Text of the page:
Cold weather threatens 2019 harvest


Seth Horton

A rainbow is shown above some of Lisa and Duane Horton’s fields in Otto, WY.

A local farmer cruises down a dirt road, windows rolled down, blaring Luke Bryan’s “Rain is a Good Thing.” The newly wet dirt coats his tires as he heads to check on his fields after the third thunderstorm that day.

Is rain really a good thing though? Of course it is, but it can pose a real problem for farmers when there’s too much or not enough of it. Unfortunately, the weather can make or break a good harvest.

This year has been a substantially wet year in Wyoming. In May, Mother Nature fooled the farming community into thinking it would be a near perfect year for farming. But, we were in for a rude awakening when September hit. She poured nearly 43 inches of rain on Powell in that month alone.

“The rain really slowed our operation down,” PHS freshman Stetson Davis said. “A lot of water this year meant a lot of time between cuttings and even more time for the windrows to dry out. It‘s hard because time is money.”

Since the surrounding area’s economy relies on its agricultural community heavily, it can be hard for ours and surrounding communities when the weather is bad and unpredictable. A bad harvest doesn’t just affect farmers, it slows down many small and large scale companies like the Western Sugar factory in Lovell.

Tegan Lovelady
A local farmer works towards the completion of his beet harvest at dusk on the outskirts of Powell.

It can also lower certain worker’s wages and increase the cost of animal feed, fruits and vegetables. Since the whole thing is just a big chain reaction, meat prices skyrocket after that. Because of this, most schools, jails and prisons, low income households and restaurants are then economically stressed.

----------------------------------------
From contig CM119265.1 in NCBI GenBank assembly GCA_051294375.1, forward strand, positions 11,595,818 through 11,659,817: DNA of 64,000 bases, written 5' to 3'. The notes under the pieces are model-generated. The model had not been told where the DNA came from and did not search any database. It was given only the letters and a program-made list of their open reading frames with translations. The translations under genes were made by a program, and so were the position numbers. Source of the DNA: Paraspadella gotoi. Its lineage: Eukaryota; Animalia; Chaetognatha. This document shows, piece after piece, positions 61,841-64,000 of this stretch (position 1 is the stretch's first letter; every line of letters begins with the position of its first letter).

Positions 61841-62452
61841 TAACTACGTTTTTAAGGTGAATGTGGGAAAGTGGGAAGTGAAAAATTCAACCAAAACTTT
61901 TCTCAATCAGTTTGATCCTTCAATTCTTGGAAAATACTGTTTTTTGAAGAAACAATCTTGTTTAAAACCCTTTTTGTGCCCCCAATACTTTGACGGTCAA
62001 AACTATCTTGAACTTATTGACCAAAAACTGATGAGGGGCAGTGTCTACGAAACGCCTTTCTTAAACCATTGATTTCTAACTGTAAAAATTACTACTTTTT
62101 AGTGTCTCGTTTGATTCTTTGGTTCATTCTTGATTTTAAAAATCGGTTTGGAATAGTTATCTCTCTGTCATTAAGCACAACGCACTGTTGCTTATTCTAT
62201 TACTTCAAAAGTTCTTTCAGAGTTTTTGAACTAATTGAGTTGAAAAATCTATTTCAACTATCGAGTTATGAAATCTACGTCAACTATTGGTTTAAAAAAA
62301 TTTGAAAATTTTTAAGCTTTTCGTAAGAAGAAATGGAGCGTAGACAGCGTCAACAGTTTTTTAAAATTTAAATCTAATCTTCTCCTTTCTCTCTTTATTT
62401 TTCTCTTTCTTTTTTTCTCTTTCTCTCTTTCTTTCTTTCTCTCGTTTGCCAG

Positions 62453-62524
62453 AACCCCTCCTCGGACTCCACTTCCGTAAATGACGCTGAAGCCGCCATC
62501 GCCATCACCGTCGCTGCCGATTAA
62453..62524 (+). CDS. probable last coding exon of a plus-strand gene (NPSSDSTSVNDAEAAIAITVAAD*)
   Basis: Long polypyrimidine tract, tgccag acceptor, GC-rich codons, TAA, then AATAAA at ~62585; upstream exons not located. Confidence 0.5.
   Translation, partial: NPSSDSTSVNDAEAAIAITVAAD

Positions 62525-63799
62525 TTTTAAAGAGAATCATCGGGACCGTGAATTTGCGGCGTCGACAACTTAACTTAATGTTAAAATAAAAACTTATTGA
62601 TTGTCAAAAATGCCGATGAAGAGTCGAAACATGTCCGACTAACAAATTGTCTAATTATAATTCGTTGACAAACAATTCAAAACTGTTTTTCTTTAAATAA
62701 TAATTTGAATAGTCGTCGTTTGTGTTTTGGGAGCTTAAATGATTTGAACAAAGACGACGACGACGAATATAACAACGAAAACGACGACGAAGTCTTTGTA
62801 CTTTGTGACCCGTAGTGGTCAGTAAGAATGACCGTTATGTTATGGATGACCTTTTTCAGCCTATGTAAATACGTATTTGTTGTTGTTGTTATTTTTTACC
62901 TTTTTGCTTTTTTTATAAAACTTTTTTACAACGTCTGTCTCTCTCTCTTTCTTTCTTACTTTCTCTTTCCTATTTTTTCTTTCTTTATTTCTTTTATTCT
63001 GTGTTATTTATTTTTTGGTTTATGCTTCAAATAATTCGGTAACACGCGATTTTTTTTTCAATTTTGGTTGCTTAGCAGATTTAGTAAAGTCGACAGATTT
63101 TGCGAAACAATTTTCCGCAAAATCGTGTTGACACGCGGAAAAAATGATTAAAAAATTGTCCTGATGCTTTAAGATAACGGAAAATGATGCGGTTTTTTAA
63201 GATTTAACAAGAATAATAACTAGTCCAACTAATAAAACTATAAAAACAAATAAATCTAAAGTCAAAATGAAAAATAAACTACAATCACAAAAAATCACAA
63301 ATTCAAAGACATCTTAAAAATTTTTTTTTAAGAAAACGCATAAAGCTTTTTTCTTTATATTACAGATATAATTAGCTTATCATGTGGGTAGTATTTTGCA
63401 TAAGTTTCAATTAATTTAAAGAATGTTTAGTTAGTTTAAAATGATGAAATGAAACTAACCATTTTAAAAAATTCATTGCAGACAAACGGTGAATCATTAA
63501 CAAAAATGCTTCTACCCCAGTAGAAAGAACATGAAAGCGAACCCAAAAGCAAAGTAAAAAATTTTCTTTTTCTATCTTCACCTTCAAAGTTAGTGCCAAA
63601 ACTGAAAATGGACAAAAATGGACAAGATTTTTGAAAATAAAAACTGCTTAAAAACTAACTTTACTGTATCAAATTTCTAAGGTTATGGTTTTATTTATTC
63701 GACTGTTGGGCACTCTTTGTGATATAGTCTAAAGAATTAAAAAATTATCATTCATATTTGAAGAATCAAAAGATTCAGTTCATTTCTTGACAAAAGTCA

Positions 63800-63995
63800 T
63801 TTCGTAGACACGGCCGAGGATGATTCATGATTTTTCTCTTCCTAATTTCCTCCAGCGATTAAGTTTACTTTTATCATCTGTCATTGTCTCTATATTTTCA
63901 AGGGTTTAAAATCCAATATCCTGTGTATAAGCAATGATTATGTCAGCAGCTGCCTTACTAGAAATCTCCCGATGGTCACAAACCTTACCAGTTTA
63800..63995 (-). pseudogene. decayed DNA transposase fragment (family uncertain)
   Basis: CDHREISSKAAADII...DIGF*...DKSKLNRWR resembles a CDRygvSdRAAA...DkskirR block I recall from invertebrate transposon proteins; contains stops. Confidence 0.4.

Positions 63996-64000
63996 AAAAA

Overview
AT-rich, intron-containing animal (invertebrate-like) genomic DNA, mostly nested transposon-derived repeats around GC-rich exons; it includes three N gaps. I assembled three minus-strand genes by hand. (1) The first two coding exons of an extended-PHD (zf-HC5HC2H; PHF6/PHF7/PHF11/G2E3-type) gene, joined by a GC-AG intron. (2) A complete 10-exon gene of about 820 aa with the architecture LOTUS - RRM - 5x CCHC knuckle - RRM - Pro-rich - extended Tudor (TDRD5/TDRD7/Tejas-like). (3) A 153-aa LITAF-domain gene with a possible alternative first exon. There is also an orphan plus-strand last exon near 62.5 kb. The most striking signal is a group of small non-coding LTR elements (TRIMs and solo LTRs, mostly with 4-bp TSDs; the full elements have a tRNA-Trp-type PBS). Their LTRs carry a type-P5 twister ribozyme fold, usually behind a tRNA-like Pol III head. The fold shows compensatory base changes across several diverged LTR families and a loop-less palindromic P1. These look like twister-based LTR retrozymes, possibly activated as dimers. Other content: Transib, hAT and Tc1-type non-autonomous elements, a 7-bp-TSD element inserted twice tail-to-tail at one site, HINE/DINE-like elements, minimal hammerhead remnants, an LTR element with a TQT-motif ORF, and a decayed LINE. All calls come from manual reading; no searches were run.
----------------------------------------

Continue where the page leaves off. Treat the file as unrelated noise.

Some families got lucky and pulled their crops up before the weather took a turn for the worst. In other words, this season wasn’t a complete bummer for farmers. There are still many people who have yet to complete their harvest. But the good in that is that their crops aren’t a loss.

“The weather didn’t really affect my grandparents a whole lot, considering that their hay was already cut and baled before all the rain came,” PHS sophomore Caleb Tyra said. “The only problem we ran into was drying the hay out and keeping it that way.”

A major amount of rain means that farming will likely remain in slow motion for the year. A lot of moisture can slow down the growth of beets and alfalfa, which are commonly grown in our area. It can also cause beans and other veggies to rot.

The growing season expands when Mother Nature decides to be difficult. And the harvest does too. The whole process just takes an excess amount of time during a rainy year, which can be stressful and annoying for farmers.

“[The rain] was really frustrating to deal with because it made everything on the farm lag,” PHS junior Seth Horton said. “ It even kept us from doing some things. We were really rushed to cut the barley and it just ended up being a super slow year.”

Beet piles continue to grow and many farmers are putting the finishing touches on their beet harvests. Beets that were pulled before the winter storms fared well. So far, the weather has spared the 2019 harvest, several regional farmers told The Prowl. This is attributed to the fact that beets are cold weather champs. They can survive the snow and cold. Many farmers were worried that the winter storms would cause the ground to freeze and that they’d lose their crops. But luckily, in most places, the temperature didn’t drop low enough to freeze and kill the crops.